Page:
If You Promote a Story That Turns Out to Be False, Don’t You Have an Obligation to Correct It?

As anyone who reads atheist blogs is probably aware, there have been some high-profile (at least within this community) cases of sexual harassment (and worse) over the past few years.

One case in particular involved Ben Radford, a prominent skeptical writer. He was accused of “stalking, sexual harassment, and both physical and sexual assault” by his former girlfriend Karen Stollznow (a prominent skeptic in her own right). It’s been going on for a couple of years with both sides raising money for legal defense.

Without going into more details (and there are so many more details), those are damning allegations and Radford denied them completely. But several bloggers were quick to condemn him (or at least perpetuate the story) based on what Stollznow said.

That alone doesn’t bother me. Sexual harassment is a serious topic and I appreciate those with the courage to address the issue. If it makes us more aware of the problem so that we can take steps to prevent it, we’re all better off for it. (I’m not a fan of bloggers with limited information playing the role of a judge who’s supposed to have all of the information, but there you go.)

Then, nearly two weeks ago, Radford shared a statement that both he and Stollznow signed:

Part of it says:

… Karen and Ben were in an intimate, personal relationship that ended with acrimony and misunderstandings. But it would be wrong for anyone to believe that Ben Radford stalked, sexually harassed, or physically and sexually assaulted Karen Stollznow.

The issue has done damage to both Karen and Ben and to their careers. Through mutual discussion, all issues between them have now been resolved. Both Ben and Karen wish to move on with their lives and put this matter behind them.

Just to verify this, I asked Stollznow last week if she really signed that statement. While she wouldn’t give me a definitive answer, she didn’t deny it either, saying she couldn’t speak about this matter in public.

Here’s why I’m bringing all of this up:

Stollznow now says the allegations weren’t true. Maybe you believe her. Maybe you think there’s more to the story. Maybe you think she signed it only because it was costing too much to keep fighting this battle in court. But as far as the legal system is concerned, this issue has been resolved. Radford has been cleared of any wrongdoing.

And yet every single one of the bloggers I linked to above has been silent about this matter. Unless I missed it, they haven’t posted the joint statement. They haven’t updated old posts with a mention of it. They haven’t offered their opinion on it one way or the other. As far as they’re concerned, Radford is still a bad guy even though the statement explicitly says he didn’t do what he was accused of doing.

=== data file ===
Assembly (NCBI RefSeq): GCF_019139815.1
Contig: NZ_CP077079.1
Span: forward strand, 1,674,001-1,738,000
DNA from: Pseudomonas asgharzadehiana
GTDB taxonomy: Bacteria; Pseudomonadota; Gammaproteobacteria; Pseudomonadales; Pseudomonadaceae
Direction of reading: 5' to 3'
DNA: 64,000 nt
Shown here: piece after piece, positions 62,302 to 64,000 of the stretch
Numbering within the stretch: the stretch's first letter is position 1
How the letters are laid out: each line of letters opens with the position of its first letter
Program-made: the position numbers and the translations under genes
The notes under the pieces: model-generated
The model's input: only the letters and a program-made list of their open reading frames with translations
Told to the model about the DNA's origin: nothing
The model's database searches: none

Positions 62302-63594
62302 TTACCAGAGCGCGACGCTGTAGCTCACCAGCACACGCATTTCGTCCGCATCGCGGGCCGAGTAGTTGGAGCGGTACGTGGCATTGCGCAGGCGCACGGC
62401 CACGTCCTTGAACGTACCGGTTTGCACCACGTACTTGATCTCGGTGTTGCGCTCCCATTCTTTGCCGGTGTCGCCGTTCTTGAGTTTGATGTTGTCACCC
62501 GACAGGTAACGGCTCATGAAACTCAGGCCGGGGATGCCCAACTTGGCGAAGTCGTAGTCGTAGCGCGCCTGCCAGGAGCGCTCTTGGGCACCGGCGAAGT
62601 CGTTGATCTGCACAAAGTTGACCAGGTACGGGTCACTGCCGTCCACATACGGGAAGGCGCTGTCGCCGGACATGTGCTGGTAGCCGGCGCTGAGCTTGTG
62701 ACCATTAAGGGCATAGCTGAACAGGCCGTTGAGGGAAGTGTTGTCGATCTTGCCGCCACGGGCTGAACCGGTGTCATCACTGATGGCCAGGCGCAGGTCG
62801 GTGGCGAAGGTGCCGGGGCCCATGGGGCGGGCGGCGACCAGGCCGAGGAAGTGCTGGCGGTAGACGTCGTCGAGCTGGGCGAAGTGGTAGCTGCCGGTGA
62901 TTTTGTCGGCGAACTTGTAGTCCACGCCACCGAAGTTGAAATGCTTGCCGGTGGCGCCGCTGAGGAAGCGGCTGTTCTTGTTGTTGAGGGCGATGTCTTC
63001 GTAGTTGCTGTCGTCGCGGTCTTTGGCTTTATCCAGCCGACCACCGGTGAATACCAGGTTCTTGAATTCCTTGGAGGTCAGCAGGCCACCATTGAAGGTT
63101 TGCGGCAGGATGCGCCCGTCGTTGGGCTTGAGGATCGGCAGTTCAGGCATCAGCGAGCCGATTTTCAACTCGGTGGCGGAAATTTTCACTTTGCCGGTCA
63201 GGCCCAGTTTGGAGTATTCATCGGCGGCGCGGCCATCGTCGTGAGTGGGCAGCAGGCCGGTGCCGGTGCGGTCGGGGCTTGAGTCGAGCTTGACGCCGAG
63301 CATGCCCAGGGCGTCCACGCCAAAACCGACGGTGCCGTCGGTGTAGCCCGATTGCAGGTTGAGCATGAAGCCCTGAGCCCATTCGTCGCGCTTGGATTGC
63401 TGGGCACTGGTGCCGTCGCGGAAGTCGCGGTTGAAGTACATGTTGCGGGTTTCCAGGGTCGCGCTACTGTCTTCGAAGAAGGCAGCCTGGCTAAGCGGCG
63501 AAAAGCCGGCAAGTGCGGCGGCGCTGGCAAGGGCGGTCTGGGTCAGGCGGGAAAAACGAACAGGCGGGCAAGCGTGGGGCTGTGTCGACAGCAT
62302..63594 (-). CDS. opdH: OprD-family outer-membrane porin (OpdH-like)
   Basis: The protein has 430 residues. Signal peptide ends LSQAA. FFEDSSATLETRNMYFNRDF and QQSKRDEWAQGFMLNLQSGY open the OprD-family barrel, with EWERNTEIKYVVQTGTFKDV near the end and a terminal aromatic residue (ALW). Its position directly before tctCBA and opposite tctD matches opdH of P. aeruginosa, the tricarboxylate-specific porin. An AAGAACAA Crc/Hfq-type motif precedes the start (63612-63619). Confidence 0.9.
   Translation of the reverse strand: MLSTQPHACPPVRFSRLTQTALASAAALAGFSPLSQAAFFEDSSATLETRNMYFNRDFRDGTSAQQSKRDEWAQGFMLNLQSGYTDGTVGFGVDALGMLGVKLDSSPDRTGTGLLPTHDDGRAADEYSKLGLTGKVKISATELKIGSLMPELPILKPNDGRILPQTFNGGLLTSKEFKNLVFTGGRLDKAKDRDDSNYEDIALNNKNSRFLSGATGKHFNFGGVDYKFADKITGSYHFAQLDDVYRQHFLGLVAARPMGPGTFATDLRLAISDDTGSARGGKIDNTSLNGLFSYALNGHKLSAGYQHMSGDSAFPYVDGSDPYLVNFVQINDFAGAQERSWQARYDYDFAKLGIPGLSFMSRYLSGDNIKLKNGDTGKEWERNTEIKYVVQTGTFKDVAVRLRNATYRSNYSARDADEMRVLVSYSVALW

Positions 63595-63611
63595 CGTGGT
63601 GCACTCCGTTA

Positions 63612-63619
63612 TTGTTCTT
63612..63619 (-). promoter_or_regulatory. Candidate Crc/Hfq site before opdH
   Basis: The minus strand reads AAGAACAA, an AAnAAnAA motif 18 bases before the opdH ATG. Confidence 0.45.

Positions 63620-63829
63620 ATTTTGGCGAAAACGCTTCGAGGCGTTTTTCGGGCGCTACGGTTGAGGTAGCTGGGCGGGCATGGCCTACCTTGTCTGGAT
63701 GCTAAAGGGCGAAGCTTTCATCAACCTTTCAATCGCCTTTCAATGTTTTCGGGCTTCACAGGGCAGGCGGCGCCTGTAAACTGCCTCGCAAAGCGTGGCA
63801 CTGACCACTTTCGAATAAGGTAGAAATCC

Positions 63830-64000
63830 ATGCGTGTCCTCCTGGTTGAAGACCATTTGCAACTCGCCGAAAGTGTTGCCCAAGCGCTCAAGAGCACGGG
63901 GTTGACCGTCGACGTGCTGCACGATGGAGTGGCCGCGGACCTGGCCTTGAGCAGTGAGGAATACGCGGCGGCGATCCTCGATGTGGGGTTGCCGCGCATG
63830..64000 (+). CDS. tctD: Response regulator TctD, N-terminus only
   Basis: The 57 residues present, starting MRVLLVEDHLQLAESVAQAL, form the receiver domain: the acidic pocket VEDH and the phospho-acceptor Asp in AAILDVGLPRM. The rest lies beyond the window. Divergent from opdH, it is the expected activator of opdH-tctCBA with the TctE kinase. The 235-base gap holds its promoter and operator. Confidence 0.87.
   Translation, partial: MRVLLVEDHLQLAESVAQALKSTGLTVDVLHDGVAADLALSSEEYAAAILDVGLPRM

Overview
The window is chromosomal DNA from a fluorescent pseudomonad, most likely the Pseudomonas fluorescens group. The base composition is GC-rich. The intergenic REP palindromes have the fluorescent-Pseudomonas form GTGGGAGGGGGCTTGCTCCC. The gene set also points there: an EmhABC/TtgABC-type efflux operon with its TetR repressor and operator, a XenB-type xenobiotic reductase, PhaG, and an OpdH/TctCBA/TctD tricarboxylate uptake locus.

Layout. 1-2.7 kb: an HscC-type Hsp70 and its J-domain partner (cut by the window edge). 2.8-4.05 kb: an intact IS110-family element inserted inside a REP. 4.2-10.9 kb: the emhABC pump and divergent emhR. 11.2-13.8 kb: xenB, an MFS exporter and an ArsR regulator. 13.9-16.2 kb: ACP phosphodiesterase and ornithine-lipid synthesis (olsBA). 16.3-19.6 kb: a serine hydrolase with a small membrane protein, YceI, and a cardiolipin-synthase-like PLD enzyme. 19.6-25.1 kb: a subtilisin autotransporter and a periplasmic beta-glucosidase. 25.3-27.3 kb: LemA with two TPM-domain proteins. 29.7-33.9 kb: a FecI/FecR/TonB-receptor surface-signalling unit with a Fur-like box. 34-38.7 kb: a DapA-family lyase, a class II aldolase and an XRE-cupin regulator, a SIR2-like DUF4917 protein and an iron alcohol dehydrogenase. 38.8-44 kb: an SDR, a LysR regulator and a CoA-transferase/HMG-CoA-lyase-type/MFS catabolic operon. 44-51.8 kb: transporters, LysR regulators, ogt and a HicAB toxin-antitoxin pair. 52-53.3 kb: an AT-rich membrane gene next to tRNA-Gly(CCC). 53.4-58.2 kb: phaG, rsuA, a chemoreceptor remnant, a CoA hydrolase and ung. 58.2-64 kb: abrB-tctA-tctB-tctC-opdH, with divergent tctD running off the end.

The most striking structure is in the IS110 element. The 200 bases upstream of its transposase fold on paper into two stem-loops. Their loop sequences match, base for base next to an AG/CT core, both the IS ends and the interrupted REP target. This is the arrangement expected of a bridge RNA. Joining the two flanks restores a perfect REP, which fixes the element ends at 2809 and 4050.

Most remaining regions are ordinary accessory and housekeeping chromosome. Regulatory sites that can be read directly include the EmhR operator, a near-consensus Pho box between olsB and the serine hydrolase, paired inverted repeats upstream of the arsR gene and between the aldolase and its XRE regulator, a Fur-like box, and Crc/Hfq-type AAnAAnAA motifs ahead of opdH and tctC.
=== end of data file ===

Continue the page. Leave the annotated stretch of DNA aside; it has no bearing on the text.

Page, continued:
They owe him an apology.

Or, at the very least, they should tell us why he doesn’t deserve one.

There have been times we’ve posted stories on this site that turned out to be false. Whenever that comes to our attention, we issue a public retraction (or, in smaller matters, we put an update on the original story, just in case someone stumbles across it online). Why wouldn’t we do that?

I feel the same way about this story, even if Radford and Stollznow want to put it to rest: If those bloggers felt it was appropriate to write about this story in the past (and throw Radford under the bus in the process), then they have a responsibility to address the resolution now.

I’m not saying they have to agree with it, only that they owe it to their readers to provide an update. If they don’t believe the statement is accurate or legitimate, so be it. They can tell us why.

Maybe they’re just completely unaware of the statement. If that’s the case, fine. I hope they see this post and correct the record as soon as possible.

But to pretend like it doesn’t exist — and to let their readers keep believing that Radford is guilty of these crimes — is just irresponsible. When the evidence contradicts what you’ve written, especially when someone’s reputation hangs in the balance, you should correct it. Or at least explain why you’re not.

***Update***: Greta Christina informs me that this is the first she’s heard about this apology and she’ll address it soon. I apologize if my piece suggested she knew about this and chose to remain silent. I don’t know what information she has. As I told her, it just seems strange to me that, even though some people were providing almost-constant updates on this story, this bit of information escaped their radar. Anyway, if this is the first time they’ve heard about it, then they deserve time to analyze it and respond however they’d like.

***Update 2***: Rebecca Watson has responded here.

***Update 3***: Here are responses from Jason Thibeault, PZ Myers, and Stephanie Zvan.

***Update 4***: Here’s a response from Greta Christina.

***Update 5***: Here’s a response from Adam Lee.

(Image via Shutterstock. Via Strange Frequencies Radio, beginning around the 1:32:58 mark)

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